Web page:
March 22, 2018

Weekly Book Scan

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Updated: 22 min 54 sec ago

How to Build Housing More Affordably

Mon, 03/05/2018 - 16:59

While many real estate professionals see robots as helpful assistants who can make showing homes, maintaining buildings, and connecting with prospects easier, economists aren’t as upbeat about the impact of artificial intelligence on business life. In fact, many worry about a future where robots take over many of our jobs, and in response, some suggest governments examine the idea of a universal basic income. That would basically mean that everyone gets a certain sum of money to ensure their most pressing needs are taken care of.

It’s an interesting idea, but it’s not without its detractors. As you might imagine, such a system could be extremely expensive. Another issue critics often mention is the difficulty of ensuring people spend the money on basic needs, particularly on housing.

Photo: Ian Schneider (Unsplash)

Julie Hyman offers a possible solution to this (maybe far-off, maybe not-so-distant) threat in her self-published book, Universal Housing: How to Revitalize Cities and Rebuild the American Dream. Hyman comes from a real estate background, and learned a lot watching her father develop affordable housing units in Allentown, Pa. She posits that, instead of providing universal basic income, why not universal basic housing? It’s an interesting argument, and if you want to learn more, I suggest you take a look at her book.

But since I’m speaking chiefly to an audience of real estate professionals and not policy analysts, I thought I’d share a more practical section of the book (though I’d love to hear your thoughts on universal basic housing and how it might impact the industry, for good or bad). Recognizing that cost is a major factor in the dearth of affordable housing, Hyman offers a list of five techniques gleaned from her father that developers can employ today to create housing units on a smaller budget:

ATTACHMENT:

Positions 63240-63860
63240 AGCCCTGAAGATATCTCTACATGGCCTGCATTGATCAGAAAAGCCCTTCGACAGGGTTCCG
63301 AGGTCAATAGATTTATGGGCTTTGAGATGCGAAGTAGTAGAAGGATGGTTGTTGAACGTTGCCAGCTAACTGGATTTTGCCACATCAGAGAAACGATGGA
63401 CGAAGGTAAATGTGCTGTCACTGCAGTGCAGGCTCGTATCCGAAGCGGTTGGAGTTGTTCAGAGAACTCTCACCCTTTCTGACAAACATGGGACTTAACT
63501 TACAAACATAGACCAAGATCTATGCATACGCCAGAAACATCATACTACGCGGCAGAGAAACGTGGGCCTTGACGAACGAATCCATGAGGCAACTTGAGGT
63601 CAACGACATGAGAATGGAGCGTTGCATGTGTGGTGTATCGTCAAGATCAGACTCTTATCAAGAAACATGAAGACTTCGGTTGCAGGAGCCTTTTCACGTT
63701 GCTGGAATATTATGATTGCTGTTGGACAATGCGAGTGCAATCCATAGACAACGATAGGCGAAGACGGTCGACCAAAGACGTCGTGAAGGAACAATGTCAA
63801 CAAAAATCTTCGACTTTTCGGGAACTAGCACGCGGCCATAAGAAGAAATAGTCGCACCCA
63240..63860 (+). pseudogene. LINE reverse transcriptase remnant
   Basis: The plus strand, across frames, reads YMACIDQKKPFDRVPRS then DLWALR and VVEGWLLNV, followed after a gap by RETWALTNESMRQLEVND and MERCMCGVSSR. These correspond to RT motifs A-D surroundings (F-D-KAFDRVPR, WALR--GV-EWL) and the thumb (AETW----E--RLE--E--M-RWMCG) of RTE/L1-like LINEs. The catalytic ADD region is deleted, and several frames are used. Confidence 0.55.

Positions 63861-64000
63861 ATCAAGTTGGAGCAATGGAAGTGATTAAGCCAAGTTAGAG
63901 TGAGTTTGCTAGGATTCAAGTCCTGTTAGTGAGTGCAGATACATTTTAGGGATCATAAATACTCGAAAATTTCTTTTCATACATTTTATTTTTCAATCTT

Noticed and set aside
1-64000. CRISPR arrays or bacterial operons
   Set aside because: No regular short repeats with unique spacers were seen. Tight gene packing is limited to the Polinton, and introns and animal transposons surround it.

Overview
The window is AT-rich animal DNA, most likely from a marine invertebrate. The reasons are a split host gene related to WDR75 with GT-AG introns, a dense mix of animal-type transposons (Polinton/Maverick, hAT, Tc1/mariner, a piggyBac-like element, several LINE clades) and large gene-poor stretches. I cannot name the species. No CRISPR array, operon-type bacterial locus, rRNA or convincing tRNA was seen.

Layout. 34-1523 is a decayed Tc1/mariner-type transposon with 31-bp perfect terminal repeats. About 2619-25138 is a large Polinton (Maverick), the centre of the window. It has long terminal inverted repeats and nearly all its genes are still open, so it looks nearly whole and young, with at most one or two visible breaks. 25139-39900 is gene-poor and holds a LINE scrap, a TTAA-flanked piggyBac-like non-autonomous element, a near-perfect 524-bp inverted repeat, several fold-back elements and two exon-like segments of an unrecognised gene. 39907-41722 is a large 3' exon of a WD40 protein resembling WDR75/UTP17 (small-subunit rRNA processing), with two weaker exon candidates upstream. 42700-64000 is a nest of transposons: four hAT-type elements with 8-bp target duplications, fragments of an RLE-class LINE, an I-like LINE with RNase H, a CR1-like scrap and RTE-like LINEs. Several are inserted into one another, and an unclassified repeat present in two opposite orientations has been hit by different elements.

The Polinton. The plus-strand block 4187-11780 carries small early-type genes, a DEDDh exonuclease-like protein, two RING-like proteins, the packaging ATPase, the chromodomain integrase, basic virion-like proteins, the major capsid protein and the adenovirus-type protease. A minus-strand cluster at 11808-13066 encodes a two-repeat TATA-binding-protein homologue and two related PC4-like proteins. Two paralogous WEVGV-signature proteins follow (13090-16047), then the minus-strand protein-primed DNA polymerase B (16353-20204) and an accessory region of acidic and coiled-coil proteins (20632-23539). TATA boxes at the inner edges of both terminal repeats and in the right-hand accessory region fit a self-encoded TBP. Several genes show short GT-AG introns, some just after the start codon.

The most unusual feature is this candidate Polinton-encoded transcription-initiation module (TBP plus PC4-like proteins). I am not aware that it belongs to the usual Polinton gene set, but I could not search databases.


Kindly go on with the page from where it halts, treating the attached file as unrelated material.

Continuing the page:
• Repurpose existing buildings: Hyman gives one example of a 60,000 square-foot building her father bought for $200,000 that would have cost some $3,000,000 to build from scratch: “Of course there are parts of the building which cost money to bring up to code, to fix, or to eliminate. But these costs do not compare to the enormous amount you save when you purchase a pre-existing building, as there is a huge creation of value there.”
  • Create smaller units: This isn’t for the reason I first assumed, which is that you can fit more units in a building if they’re smaller. Hyman’s father figured out early on that if he was going to rent to lower-income people, the utilities would have to be cheaper too. “If the rent is going to be affordable, everything has to be affordable,” she writes.
  • Leverage mass transit: This goes along with the previous tip. If tenants don’t have to pay for parking, gas, or upkeep on a car, this also makes rent easier to come by.
  • Splurge on windows: Again, this one comes down to utility costs. While new, energy-efficient windows can be a big expense, they will pay off in the long run in the form of lower heating and cooling bills.
  • Ditch the carpeting: Tile or hardwood floors might not be especially cheap compared to industrial carpet, but they can go many years without needing to be replaced. Furthermore, avoiding carpeting allows for less down-time between tenants. “When tenants move out… you are able to go in and turn an apartment around in a few hours by cleaning the hardwood, tile or ceramic floors, cleaning up the appliances and cabinets, and touching up the painting.”

No Sunset on Housing History

Fri, 02/23/2018 - 15:09